In fact, it was the Treasury Board president who suggested in his own appearance before the Senate that the bill had been, to use his exact words, “examined with a microscope”. We now find out that this microscope was more like a periscope: long on rhetoric and narrow in focus.
    David Hutton, coordinator of the Federal Accountability Initiative for Reform, described the drafting process that was employed to craft Bill C-2 as “deeply flawed”. He said that the bill “is complex and is full of loopholes when you dig into it. I feel that the committees have been given an impossible task, namely trying to turn this into effective legislation that meets intent”.
    In addition to repairing numerous drafting errors which should have been caught before the bill was introduced, key amendments that came back include political financing. This is an area of particular importance to me, as it is to all members of the House of Commons. Not only am I a member of Parliament but, as many other members have done, I have run campaigns for other candidates and have worked a lot of elections. I was the president of the Nova Scotia Liberal Party sitting on the national executive and got involved in the financing of political parties.
     It is important that we ensure that any new political donation regime does not unfairly restrict the participation of political parties in debate. I suggest the proposed change to $2,000 per year, the limit that came back from the other place, is an important change.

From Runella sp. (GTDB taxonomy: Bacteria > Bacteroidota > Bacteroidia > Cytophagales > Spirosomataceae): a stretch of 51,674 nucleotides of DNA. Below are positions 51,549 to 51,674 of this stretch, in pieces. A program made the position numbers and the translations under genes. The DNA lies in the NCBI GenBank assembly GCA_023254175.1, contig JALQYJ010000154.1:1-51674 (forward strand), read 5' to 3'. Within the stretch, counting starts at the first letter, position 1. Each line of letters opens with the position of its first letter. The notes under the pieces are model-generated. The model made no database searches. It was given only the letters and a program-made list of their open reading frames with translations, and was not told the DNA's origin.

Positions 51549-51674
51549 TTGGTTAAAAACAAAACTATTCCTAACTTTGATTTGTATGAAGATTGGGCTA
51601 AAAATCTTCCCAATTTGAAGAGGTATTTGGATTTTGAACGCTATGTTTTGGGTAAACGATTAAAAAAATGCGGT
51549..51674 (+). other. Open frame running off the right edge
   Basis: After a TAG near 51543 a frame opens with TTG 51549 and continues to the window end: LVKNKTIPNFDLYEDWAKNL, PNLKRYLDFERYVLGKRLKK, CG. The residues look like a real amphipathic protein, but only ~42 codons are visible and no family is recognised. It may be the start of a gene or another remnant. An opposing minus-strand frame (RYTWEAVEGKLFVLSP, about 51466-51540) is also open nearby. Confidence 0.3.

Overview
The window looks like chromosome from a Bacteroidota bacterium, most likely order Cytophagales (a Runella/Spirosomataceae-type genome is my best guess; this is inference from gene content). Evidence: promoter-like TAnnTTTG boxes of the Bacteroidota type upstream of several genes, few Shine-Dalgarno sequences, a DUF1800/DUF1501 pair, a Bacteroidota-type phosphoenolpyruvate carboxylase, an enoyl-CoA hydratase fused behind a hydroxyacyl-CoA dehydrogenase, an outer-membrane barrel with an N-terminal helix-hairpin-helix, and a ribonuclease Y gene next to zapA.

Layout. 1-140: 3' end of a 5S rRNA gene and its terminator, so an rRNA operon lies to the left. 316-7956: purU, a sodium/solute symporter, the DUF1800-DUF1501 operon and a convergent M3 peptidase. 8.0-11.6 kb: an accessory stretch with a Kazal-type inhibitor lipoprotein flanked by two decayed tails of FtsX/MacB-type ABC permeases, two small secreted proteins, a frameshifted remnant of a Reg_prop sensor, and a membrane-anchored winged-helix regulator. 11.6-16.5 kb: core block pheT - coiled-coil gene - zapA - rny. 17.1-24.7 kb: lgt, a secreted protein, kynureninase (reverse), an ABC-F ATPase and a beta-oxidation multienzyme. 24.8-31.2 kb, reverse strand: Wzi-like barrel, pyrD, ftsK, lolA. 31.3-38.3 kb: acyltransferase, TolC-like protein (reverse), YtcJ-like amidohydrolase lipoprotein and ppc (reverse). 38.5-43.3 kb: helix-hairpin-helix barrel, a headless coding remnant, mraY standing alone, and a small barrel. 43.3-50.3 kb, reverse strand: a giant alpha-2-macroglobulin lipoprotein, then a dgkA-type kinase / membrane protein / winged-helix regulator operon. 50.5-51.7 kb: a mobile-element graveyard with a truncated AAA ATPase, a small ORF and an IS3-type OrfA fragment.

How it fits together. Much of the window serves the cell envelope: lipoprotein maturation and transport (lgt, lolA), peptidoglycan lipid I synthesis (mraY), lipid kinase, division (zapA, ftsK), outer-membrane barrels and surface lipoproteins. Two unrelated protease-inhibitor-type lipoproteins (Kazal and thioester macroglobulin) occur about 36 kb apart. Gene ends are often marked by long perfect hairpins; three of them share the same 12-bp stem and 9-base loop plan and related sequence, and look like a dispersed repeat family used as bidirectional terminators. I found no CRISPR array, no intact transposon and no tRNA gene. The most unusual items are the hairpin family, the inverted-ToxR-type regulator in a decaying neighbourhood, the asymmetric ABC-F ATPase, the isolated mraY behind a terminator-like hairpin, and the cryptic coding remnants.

In 2003 Bill C-24 was introduced and passed by the Liberal government of former prime minister Jean Chrétien. It radically changed how elections are financed in Canada, notably reducing the amount of allowable donations to political parties. The current President of the Treasury Board acknowledged the usefulness of Bill C-24, which in fact contained a clause for its review, but there has been no review. There has just been introduction in this bill of more political reform, which I do not think makes a lot of sense.
    Clearly, the government has failed to produce any evidence that the existing limits are undermining the electoral process at the federal level. Furthermore, political donations play an important role in our democratic system. Limiting them too strictly has the potential to limit participation of smaller political parties, as well as all Canadians who wish to participate in the political system.
    Why would the government introduce these strict limits? If we look across Canada at what provinces are doing in their own electoral districts, it is pretty interesting. I would like to take a minute to let people know what those limits are across Canada right now.


    In Newfoundland and Labrador there are no contribution limits to political parties.